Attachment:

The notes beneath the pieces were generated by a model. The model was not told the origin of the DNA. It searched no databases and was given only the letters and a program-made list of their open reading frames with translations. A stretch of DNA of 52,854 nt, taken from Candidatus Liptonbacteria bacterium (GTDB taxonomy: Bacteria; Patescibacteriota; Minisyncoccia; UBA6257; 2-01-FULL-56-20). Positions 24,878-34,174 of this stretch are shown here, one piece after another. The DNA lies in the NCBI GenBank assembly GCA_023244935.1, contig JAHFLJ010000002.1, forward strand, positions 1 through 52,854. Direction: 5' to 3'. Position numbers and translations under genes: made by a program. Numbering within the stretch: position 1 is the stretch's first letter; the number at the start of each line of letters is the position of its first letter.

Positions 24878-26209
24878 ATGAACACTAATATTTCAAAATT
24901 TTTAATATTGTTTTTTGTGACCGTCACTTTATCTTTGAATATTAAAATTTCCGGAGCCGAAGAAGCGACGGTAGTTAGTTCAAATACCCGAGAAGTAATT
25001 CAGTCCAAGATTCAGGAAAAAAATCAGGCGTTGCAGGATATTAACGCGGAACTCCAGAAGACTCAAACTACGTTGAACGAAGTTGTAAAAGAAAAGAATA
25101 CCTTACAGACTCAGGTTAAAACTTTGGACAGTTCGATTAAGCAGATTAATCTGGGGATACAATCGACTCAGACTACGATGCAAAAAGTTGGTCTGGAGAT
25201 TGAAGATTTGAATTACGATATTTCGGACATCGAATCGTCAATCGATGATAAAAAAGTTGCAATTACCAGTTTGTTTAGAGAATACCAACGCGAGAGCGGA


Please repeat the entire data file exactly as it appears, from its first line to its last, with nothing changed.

The notes beneath the pieces were generated by a model. The model was not told the origin of the DNA. It searched no databases and was given only the letters and a program-made list of their open reading frames with translations. A stretch of DNA of 52,854 nt, taken from Candidatus Liptonbacteria bacterium (GTDB taxonomy: Bacteria; Patescibacteriota; Minisyncoccia; UBA6257; 2-01-FULL-56-20). Positions 24,878-34,174 of this stretch are shown here, one piece after another. The DNA lies in the NCBI GenBank assembly GCA_023244935.1, contig JAHFLJ010000002.1, forward strand, positions 1 through 52,854. Direction: 5' to 3'. Position numbers and translations under genes: made by a program. Numbering within the stretch: position 1 is the stretch's first letter; the number at the start of each line of letters is the position of its first letter.

Positions 24878-26209
24878 ATGAACACTAATATTTCAAAATT
24901 TTTAATATTGTTTTTTGTGACCGTCACTTTATCTTTGAATATTAAAATTTCCGGAGCCGAAGAAGCGACGGTAGTTAGTTCAAATACCCGAGAAGTAATT
25001 CAGTCCAAGATTCAGGAAAAAAATCAGGCGTTGCAGGATATTAACGCGGAACTCCAGAAGACTCAAACTACGTTGAACGAAGTTGTAAAAGAAAAGAATA
25101 CCTTACAGACTCAGGTTAAAACTTTGGACAGTTCGATTAAGCAGATTAATCTGGGGATACAATCGACTCAGACTACGATGCAAAAAGTTGGTCTGGAGAT
25201 TGAAGATTTGAATTACGATATTTCGGACATCGAATCGTCAATCGATGATAAAAAAGTTGCAATTACCAGTTTGTTTAGAGAATACCAACGCGAGAGCGGA